I (Pooja) am taking a course at U of T this term which focuses on the practice and theory of teaching in higher education. When discussing approaches to teaching, the professor displayed Edgar Dales’ Cone of Learning graphic. Although this was something I was aware of, it served as a good reminder in how I design my courses and lessons each class.
I (Clare) recently read in Teachers College Record a fascinating commentary about reading comprehension by Daniel T. Willingham & Gail Lovette – Can Reading Comprehension Be Taught? http://www.tcrecord.org/Content.asp?ContentId=17701
For those of you who teach literacy in elementary school or teach literacy methods courses in teacher education programs you might find their analysis of why teaching comprehension very interesting. In my local school districts teaching specific comprehension strategies seems to be the latest bandwagon. On one level I think direct instruction on how to comprehend/make sense of text can help struggling readers.
On the other hand, one of my issues is with the way these strategies are taught. These comprehension strategies are listed on a poster and students are expected to use those specific 8 strategies. They are drilled over and over and over on them. If a student does not “get them” the first ten times of drilling will they ever get them?
So I found Willingham and Lovette’s explanation informative on why this approach can work interesting:
The funny thing about reading comprehension strategy instruction is that it really shouldn’t work, but it does. This commentary seeks to provide insight into how it should work and guidance on effective strategies for implementation.
Here’s our interpretation. The vague Ikea instructions aren’t bad advice. You’re better off taking an occasional look at the big picture as opposed to keeping your head down and your little hex wrench turning. Likewise, RCS encourage you to pause as you’re reading, evaluate the big picture, and think about where the text is going. And if the answer is unclear, RCS give students something concrete to try and a way to organize their cognitive resources when they recognize that they do not understand.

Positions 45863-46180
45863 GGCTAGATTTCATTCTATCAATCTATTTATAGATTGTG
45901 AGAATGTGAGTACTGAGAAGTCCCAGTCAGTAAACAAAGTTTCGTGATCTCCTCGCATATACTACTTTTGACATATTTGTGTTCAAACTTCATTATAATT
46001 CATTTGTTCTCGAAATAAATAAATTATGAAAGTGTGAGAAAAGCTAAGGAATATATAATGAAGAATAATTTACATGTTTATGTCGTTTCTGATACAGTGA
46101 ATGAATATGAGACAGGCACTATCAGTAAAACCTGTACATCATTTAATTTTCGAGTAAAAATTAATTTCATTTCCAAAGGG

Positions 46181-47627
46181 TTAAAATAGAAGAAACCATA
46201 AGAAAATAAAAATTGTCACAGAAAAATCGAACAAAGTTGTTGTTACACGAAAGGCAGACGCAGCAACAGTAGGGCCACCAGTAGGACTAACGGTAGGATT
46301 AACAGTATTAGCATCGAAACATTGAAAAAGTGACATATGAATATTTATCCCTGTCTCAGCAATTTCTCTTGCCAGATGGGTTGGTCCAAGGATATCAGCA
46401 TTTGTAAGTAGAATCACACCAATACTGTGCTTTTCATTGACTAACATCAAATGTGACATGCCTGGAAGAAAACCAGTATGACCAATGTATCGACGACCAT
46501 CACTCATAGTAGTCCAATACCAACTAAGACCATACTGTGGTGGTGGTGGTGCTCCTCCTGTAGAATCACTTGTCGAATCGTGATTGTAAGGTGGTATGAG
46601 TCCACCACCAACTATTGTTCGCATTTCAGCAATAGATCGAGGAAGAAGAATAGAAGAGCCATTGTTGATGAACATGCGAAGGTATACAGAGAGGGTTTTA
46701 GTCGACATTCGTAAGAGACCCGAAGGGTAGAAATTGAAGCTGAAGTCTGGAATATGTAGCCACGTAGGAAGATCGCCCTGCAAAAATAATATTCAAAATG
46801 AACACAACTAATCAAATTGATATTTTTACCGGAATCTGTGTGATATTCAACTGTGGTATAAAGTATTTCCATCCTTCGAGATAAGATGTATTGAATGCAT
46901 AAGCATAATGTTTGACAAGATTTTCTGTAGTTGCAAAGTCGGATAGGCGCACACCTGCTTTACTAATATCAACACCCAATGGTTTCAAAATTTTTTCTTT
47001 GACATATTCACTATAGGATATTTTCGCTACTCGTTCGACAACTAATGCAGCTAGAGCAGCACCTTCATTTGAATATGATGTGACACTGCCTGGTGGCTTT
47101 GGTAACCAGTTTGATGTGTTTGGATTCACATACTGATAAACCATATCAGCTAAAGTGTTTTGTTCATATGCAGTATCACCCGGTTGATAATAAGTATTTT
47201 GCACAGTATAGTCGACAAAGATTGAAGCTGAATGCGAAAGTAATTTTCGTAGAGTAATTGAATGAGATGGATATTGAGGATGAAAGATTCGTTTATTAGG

RCS instruction may be at its best in telling students what reading is supposed to be. Reading is not just about decoding; you are meant to understand something. The purpose is communication. This message may be particularly powerful for struggling readers, whose criterion for “understanding” is often too low (Markman, 1979). One of us works extensively with struggling adolescent readers who frequently approach the task of reading as getting to the last word on the page.
I think one of the ways to go forward is to provide students with many comprehension strategies. I know that when I read I use many more than 8 strategies. If you want to read the entire commentary (which is not too long) here is the article. I will definitely use this article with my teacher education students.Can Reading Comprehension Be Taught